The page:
Sure, mount them to the 2x4 drop panel with holler wall anchors or toggle bolts. You now can buy smoke detectors cheap so I would use 3 in the room. One on each side in the middle and one above the drop ceiling mounted to the bottom of the floor framing. Get a fire from something above your drop in ceiling and might be a while before the smoke makes it through the ceiling to set off the ceiling alarms. Just my two cents.
  9. jadnashua

    jadnashua Retired Defense Industry Engineer xxx

    Messages:
    22,013
    Location:
    New England
    HD sells a contractor pack of smoke detectors - you get six in the box that essentially gives you 6 for the price of 2.5 if you buy them in pretty retail packages. Can't vouch for their quality, but they do work. I'd look for contractor packs if I was going to need a few.

    Keep in mind also that the recommendation is to replace smoke detectors every 10-years, or if they fail the self-test that I know you perform regularly:D.
  10. beekerc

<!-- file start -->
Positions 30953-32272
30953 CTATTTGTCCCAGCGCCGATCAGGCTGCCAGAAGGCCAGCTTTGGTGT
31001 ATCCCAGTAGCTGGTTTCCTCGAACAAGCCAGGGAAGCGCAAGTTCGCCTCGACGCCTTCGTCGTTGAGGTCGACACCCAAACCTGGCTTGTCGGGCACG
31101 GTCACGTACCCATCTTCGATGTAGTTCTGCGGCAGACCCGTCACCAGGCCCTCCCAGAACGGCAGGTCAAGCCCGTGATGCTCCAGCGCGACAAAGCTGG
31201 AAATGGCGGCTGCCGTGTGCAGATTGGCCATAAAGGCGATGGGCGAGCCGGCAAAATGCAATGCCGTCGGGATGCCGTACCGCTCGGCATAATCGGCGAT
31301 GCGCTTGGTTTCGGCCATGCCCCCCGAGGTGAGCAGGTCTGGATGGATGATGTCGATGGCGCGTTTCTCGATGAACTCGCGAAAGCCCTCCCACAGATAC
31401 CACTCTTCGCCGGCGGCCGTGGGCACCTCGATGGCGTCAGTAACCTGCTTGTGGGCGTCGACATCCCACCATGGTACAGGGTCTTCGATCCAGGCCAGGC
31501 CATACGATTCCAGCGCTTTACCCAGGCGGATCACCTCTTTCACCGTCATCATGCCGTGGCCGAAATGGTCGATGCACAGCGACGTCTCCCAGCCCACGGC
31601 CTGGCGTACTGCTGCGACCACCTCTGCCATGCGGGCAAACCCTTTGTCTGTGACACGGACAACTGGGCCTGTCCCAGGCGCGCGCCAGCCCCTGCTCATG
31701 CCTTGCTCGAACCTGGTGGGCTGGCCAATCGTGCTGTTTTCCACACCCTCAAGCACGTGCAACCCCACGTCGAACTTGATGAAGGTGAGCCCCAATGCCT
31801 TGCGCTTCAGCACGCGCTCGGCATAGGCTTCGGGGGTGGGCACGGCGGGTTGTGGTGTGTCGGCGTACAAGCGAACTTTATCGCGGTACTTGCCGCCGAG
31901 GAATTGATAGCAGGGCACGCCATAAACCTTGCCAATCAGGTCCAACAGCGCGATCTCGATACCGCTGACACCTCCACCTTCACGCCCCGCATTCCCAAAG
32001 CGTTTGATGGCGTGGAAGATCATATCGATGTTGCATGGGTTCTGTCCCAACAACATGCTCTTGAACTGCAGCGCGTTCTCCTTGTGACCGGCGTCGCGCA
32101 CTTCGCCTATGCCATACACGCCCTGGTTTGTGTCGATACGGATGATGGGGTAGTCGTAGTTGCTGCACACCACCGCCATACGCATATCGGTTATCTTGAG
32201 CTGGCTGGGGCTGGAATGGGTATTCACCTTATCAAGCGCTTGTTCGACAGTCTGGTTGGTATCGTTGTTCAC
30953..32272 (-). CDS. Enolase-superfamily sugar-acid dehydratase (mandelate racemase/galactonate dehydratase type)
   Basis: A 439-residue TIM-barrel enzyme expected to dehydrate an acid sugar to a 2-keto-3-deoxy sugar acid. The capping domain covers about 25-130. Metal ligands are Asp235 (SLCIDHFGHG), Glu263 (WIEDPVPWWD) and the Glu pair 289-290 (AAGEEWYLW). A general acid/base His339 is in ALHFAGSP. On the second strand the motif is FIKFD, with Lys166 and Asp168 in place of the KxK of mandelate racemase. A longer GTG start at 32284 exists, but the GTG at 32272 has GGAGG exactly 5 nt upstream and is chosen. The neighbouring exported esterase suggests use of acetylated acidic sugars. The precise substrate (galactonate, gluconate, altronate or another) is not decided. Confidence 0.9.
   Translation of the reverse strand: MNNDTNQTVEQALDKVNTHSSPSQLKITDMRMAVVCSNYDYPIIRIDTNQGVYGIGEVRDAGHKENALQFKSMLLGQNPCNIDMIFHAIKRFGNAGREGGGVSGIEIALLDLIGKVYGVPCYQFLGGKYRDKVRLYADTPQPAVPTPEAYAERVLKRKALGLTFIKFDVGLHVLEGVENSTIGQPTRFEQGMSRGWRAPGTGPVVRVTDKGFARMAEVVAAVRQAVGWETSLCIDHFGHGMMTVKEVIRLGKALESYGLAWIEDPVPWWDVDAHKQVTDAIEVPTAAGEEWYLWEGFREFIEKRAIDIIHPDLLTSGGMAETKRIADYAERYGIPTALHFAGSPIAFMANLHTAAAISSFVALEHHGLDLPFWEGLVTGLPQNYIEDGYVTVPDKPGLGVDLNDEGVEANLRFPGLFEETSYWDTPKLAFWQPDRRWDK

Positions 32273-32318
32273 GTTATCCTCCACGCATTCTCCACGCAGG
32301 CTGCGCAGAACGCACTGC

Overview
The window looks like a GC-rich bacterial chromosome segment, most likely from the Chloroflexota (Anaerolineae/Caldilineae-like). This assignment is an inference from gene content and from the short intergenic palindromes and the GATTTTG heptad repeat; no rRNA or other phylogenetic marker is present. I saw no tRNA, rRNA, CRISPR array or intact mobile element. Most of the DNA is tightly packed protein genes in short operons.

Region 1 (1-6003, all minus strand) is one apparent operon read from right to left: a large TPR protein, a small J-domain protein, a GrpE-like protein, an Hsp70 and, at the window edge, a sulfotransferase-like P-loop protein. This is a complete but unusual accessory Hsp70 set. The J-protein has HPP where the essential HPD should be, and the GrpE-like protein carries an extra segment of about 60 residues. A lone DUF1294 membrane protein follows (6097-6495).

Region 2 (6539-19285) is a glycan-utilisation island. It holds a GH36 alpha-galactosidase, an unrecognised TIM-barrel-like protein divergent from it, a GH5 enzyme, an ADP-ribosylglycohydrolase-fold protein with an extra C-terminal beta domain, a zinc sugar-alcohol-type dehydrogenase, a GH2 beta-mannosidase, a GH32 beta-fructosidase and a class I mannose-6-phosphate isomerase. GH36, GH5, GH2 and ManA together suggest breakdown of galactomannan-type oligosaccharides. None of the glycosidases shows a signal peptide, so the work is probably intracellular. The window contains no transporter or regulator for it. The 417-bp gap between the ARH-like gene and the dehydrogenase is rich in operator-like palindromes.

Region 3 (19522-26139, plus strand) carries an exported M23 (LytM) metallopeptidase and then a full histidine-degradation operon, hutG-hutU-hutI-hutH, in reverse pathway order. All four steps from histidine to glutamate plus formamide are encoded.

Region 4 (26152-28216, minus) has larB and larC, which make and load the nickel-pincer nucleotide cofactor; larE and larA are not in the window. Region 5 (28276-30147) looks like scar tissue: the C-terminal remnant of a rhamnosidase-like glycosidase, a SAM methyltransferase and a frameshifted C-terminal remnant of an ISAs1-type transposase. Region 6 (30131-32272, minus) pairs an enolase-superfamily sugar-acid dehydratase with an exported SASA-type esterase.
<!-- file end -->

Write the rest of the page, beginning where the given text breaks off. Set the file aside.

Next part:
beekerc IT Consultant / Network Engineer

    Messages:
    94
    Location:
    Seattle
    i'll have to look into the drop panel. i'm assuming that in instaed of the flexible fiberglass panel, it's made of a firm material that can hold screws and anchors, but not as heavy as plywood.

    the detector above in the joist space makes sense, however, the joists are 4 feet apart and run the entire width of the basement, plus there's only 2 inches between the bottom of each one and the drop ceiling, so to effectively monitor that space, i'd really need one detector for each joist bay.

    and while regular smoke detectors are cheap, these are designed for the alarm system so these are not cheap. each one probably costs twice as much as the contract 6 pack at HD. If i didn't have a monitored alarm system, i'd be all over that one, but (to me) it doesn't make any sense to have an unmonitored detector when i have a system that will automaticlly call the fire department.
  11. jadnashua

    jadnashua Retired Defense Industry Engineer xxx

    Messages:
    22,013
    Location:
    New England
    Some manufacturers make available interfaces that will enable them to trip others trigger line...I'm guessing that as long as one monitored one goes off, it calls the fire department. This may still be doable with less expensive items.
  12. beekerc

    beekerc IT Consultant / Network Engineer

    Messages:
    94
    Location:
    Seattle
    smoke detectors


    good thought. i'll ask my rep when I talk to him again. although i have a hunch the answer would be no, after all, that just means less smoke detector sales for them.
    thx